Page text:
Young pastor leads youth into green pastures

May 12, 2021
Pastor Javaughn Taylor
Pastor Javaughn Taylor
Ronaldino Edwards, a participant in the agricultural project.
Ronaldino Edwards, a participant in the agricultural project.
Some of the children involved with Central Gospel Chapel agricultural programme.
Some of the children involved with Central Gospel Chapel agricultural programme.
St Mary High School teacher Rachael Johnson assists Taylor with his ministry.
St Mary High School teacher Rachael Johnson assists Taylor with his ministry.
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Pastor Javaughn Taylor of the Central Gospel Chapel in Aleppo, Clonmel, in St Mary, is leading the youngsters in that community on a path of independence with an agricultural programme that is geared at helping families in the long term. Taylor, 26, has been serving in the community for years before he was inducted a year ago.

"We started the agriculture project on Saturday. We're planning to expand to include livestock but we've started small, with crops such as pak choi, cucumber, watermelon and sweet pepper," Taylor told THE STAR on Monday.

Twelve children, aged 11 t0 17, are involved in the project after finishing their online classes in the afternoons. In time, the initiative will expand to include livestock and profits from the venture will go directly to the children and their families.

"This will help to build independence," Taylor suggested.

He said there was currently a lot of mental strain on the youth and the activities that they are engaged with in the church are a welcome relief.

"So, this is an initiative to help them not to lose their mind during this time, and so they're loving it, they're engaging and let me tell you, it is transforming them because each evening after class, like today, they're going to tend to their farm. So, you build relationships and you give them that mind of togetherness, and we need this in Jamaica right now," Taylor said.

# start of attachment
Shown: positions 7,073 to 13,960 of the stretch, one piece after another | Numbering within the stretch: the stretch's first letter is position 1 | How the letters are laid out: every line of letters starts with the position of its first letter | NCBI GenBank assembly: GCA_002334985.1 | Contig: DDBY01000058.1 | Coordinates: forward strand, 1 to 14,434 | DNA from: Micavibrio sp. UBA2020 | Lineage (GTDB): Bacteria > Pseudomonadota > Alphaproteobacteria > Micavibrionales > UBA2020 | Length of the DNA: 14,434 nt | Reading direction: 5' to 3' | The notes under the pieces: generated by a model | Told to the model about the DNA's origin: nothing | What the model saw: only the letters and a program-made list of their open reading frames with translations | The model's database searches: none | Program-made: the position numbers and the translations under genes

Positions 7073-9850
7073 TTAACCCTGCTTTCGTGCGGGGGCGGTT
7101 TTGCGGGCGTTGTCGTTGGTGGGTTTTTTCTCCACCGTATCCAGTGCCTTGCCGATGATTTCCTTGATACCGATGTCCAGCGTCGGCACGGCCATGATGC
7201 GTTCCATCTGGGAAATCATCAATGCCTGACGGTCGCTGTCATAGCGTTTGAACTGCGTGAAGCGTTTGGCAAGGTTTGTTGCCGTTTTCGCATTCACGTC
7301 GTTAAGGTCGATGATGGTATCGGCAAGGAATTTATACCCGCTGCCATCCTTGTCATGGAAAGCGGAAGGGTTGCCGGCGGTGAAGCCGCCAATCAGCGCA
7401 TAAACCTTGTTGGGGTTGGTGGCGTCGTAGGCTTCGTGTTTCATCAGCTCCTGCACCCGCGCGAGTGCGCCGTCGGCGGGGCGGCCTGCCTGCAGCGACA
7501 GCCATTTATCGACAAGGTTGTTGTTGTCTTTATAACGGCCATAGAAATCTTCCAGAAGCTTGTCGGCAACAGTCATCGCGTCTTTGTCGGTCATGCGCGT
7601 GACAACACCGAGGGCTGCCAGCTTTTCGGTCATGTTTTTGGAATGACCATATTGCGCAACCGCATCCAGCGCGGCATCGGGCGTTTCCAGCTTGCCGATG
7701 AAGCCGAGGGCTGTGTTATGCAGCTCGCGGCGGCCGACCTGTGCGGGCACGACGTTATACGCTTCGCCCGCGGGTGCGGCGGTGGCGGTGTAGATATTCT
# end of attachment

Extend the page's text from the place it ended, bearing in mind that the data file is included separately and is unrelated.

BUILD THE COMMUNITY

Describing himself as a leader with a responsibility to build the community, Taylor revealed that he himself has benefited from others. In a way, therefore, he seems to be paying it forward, as the saying goes.

He said that his theological studies were sponsored by Mercedes Ellis, who sent him to a Bible college after she heard him preach for the first time. Taylor said that after completing his studies she told him, "'Look, you need to do something with your young people that will get them engaged during this time.'"

"So I said, you know what, let's do a farm. And her daughter (Mertina), who is studying in the United States, they funded it. They sent us some money and we got the seedlings, and we got the land to farm, which is one of the Sunday school children's backyard. And it's working."

Assisted by Rachael Johnson, a church member and teacher at St Mary High School, Taylor has been on a mission to help the young people in his community grow spiritually, while engaging them in community service and other aspects of the ministry.

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